Something about intentional acts of violence

Something about intentional acts of violence

Stella boarded a flight from Addis Ababa, Ethiopia, to Entebbe, Uganda. Over safety announcements and my five-year-old daughter, we exchanged names and the purpose of our travel.

Stella was coming home from a conference In Delhi, India, connected with her work. She told me that she serves Jesus with a non-government organisation that rescues infants from child sacrifice. I had to clarify this three times to comprehend what this meant.

It was wrenching.

In many African countries, particularly those in the north, the witch doctors of local communities encourage parents to sacrifice the lives of their own children in exchange for good fortune. Sometimes it’s a son or daughter, but any child will do so it often involves abduction and a witch-hunt. Witch doctors assure the parents/adults that the exchange of the life of their offspring will appease the devil and deliver wealth, protection and prosperity to them. The witch doctor charges handsomely for this ‘service’.

There are more gruesome elements to this macabre ritual but that’s more than enough for here.

Stella’s organisation (and others like it) seeks to rescue children earmarked for sacrifice, intervening before it’s too late. Sometimes they’re successful but even then, it’s generally too late to prevent other acts of violence. By the time children are earmarked for sacrifice, genital mutilation has usually occurred. In some ways, it’s a warning flag for the imminent atrocity that follows.

Genital mutilation is rife in many African countries, while the practice of child sacrifice is common in northern African countries such as Uganda. In 2000, it was reported that of all Ethiopian woman aged 14-49, 80% had been subject to genital mutilation. By 2015, through concerted and integrated efforts, the number had dropped to 65%. While the trend may be friendly, it measures degrees of brutality, and the figure is grotesquely high. Any number beyond zero is grotesquely high. To consider that this is a frequent half-way house on the road to the sacrifice of a own child is only more abhorrent.

Stella told me that there was an Australian connection in all this. Ours was one of the countries where children were sent in order to have restorative reconstructive surgery. The surgery doesn’t restore reproductive function, but it can restore form and more normal bodily functions.

As we chatted, I stifled outright anger at these acts of intentional violence perpetrated on innocents by those in some place of authority to gain positive fortune. Pure evil cloaked in the ruse of false hope.

Amidst thoughts of ‘what sort of parent?’ and ‘how can you allow a child to be sacrificed just so you can get a better life?’, was another: Any act of sacrifice, first or second-hand that is not in response to love, is a clanging cymbal of wrong.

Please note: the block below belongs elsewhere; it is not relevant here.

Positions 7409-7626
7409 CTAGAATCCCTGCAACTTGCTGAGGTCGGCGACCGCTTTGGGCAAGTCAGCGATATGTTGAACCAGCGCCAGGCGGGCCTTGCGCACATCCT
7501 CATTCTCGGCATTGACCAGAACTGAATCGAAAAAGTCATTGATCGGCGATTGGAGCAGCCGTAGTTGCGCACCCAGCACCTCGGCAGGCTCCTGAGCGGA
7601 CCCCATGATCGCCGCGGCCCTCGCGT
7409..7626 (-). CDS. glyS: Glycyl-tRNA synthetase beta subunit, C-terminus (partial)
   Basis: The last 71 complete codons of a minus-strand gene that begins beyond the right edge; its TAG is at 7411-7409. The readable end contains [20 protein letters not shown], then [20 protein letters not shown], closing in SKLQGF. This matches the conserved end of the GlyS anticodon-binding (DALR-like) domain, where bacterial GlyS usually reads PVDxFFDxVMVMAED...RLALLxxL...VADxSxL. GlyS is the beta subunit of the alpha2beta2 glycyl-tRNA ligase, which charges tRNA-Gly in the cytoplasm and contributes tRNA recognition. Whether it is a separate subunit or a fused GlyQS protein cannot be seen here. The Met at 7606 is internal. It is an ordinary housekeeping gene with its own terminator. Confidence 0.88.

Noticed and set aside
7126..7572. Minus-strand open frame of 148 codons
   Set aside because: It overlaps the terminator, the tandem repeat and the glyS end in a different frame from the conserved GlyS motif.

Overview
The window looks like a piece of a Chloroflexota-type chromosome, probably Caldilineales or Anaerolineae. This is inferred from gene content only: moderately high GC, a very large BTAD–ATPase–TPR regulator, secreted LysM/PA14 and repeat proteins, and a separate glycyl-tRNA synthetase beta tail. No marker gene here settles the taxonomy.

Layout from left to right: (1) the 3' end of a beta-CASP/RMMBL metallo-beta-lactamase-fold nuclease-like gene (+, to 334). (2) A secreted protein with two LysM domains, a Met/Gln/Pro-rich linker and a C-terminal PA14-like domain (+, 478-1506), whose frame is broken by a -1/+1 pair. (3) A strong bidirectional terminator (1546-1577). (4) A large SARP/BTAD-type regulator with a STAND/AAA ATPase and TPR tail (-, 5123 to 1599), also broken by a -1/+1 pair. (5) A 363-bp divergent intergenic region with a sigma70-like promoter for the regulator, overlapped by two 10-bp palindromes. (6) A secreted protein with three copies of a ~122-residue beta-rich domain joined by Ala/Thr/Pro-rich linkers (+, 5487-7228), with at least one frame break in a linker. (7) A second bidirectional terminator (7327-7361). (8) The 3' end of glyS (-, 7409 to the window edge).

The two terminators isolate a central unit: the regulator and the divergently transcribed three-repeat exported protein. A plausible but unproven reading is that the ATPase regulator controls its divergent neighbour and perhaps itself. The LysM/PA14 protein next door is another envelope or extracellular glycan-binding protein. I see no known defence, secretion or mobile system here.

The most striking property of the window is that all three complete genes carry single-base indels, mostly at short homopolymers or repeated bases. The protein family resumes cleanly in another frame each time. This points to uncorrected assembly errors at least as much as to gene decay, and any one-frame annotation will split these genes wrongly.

When Paul writes in Romans 12:1 that we should “present our bodies is living sacrifices, wholly acceptable to God for that is our reasonable act of worship”, there’s a precursor. Our submission to God with our lives is because of His great mercy. According to the love He has poured out on us. It is in response to the ultimate sacrifice that God made of His own Son, in love, that the world might be reconciled with Him so that we might share in Jesus’ suffering and the joy of resurrected life. The same Father who, in love, offers His Son as a ransom for many so that we can be reconciled with the Father, also raises His Son back to life.

In love. Always in love.

Love is the moderator of holy sacrifice. It is never a bizarre, warped exchange of brutality for worldly gain, it is the release into a fullness of life through the laying aside of flesh for the abundant joy of life in the spirit.

For the joy set before Him, Jesus endured death on our behalf. It wasn’t to secure luck for His parents; it was so that through Him the world might be saved.

Thousands of years earlier, not all that far from Addis Ababa, another man would be prepared to sacrifice his own son. As Abraham climbed a mountain with his son exercising unimaginable obedience, a lamb was being prepared to become the substitute for the perishing of his own offspring. The lamb provided for Abraham was a type and shadow of a greater lamb to come. The Lamb of God that would carry away, upon his shoulders, the sin of the world.

The connection between love, grace and sacrifice, should never be severed. When it does, it becomes horrifically dysfunction and often brutal. Sometimes those acts of dysfunction are upon ourselves, sometimes they are wrought upon the lives of others. One thing is for sure, there is no quid-pro-quo in the Kingdom of God when it comes to acts of self-atonement and self-justification.

I wish there was no call for Stella’s line of work. It is a gross statement of our human frailty and sin that her restorative work is required at all. There’s a target to rid Africa of the practice of Female Genital Mutilation by 2025. I pray it happens long before. Until then, I’m thankful for the Stellas of the world – those who have responded to the gospel and bring light in the darkest of places.

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